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#1512 - Sunday, August 3, 2003

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  • Gloria Lee
    Issue #1512 - Sunday, August 3, 2003 - Editor: Gloria photo: Juniper chinensis Shimpaku specimen, approximately 80 years old. Zen and Bonsai Garden,
    Message 1 of 1 , Aug 5, 2003
      Issue #1512 - Sunday, August 3, 2003 - Editor: Gloria
      photo: Juniper chinensis 'Shimpaku' specimen, approximately 80 years old.
      Zen and Bonsai Garden, commercial site, yet worth seeing for some great photos.
      photo: Tsukubai Garden

      Lisbeth ~ Monks Mystics
      365 Tao
      Fog chills heaven to gray,
      Nights come earlier.
      Everyone knows decline,
      But few discern its border.

      Although it is summer and there are many warm months to
      come, it is possible to sense that the heavens are already
      turning downward.  Nearly imperceptibly, the fruit is
      ripening on the trees and the nights are lengthening once
      again.  It is too early to talk of autumn, and yet the next
      season is on its way.

      Why do we never prepare for decline?  We all realize that it
      is a valid phenomenon -- we know about the fall of empires,
      the aging of heroes, the lessening of our own skill -- but
      we are not always aware of its approach.  We often realize
      too late that we are in a period of decline, and so we are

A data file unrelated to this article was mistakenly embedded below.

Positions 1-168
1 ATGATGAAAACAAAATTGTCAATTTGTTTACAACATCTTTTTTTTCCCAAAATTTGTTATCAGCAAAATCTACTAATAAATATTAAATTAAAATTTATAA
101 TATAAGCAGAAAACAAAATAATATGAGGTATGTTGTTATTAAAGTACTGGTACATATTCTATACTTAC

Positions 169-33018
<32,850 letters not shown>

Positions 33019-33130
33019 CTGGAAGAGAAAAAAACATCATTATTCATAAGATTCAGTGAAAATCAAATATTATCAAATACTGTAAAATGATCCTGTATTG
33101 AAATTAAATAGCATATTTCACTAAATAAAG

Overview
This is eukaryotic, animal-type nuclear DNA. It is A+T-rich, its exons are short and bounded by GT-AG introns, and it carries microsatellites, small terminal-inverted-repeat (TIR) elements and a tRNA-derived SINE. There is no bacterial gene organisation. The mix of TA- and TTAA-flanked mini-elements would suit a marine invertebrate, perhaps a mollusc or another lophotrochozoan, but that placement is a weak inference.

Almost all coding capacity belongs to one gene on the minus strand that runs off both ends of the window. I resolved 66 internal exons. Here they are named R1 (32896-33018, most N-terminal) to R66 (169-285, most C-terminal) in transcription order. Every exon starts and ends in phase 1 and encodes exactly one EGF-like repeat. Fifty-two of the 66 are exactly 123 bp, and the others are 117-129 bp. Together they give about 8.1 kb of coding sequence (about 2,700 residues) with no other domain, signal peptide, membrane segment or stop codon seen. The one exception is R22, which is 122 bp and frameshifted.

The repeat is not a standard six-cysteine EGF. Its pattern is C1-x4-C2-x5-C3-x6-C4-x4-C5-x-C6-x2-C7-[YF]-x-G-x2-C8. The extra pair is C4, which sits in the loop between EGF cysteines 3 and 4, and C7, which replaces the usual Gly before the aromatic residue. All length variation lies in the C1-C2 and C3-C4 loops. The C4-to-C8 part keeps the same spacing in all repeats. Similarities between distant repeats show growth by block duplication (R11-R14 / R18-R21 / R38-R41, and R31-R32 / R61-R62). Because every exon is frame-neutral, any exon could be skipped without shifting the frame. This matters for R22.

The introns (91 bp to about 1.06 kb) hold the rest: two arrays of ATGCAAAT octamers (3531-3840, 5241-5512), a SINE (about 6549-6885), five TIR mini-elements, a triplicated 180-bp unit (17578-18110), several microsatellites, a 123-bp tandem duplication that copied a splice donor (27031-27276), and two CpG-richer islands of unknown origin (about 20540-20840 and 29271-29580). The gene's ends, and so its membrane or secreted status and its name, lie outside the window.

unprepared.  It takes a wise person to perceive the moment
      when things begin to change.

      Summer does not fade away in a day.  Our actions must accord
      with the times.  Just as the decline of summer is gradual,
      so too should our actions be commensurate with the pace of
      change.  Even though decline may be approaching, we must
      gauge how quickly or how slowly events are moving.  If we
      are too hasty -- like someone who notices the first cool
      breeze and immediately dons winter clothing -- we will be
      overreacting.  It is important to think of decline as
      something natural and inevitable.  Therefore there should be
      no emotional values attached to it.  It simply happens, and
      that is all.

      Al Larus ~ NDS
      Turning Point
      Each seventh wave,
      sometimes less
      sometimes more
      shaking rocks,
      the giants are closing the gates
      when the Snipe calls
      the stones to wake
      for each step I take
      towards the sea
      ants and spiders
      bugs and beetles
      run and hide,
      at the turning point
      of low tide.

      Shawn Hair ~  Advaita to Zen
      repost of Pham D Luan's post

       From A Vision of the Sacred
       My Personal Journey with Krishnamurti
       by Sunanda Patwardhan, p. 49
       Insights on the Path:
       A Mystical Communication
       Even individuals who have devoted their lives
       to the quest for the sacred often lose their focus
       and need corroboration of their direction.
       A strange, esoteric event took place once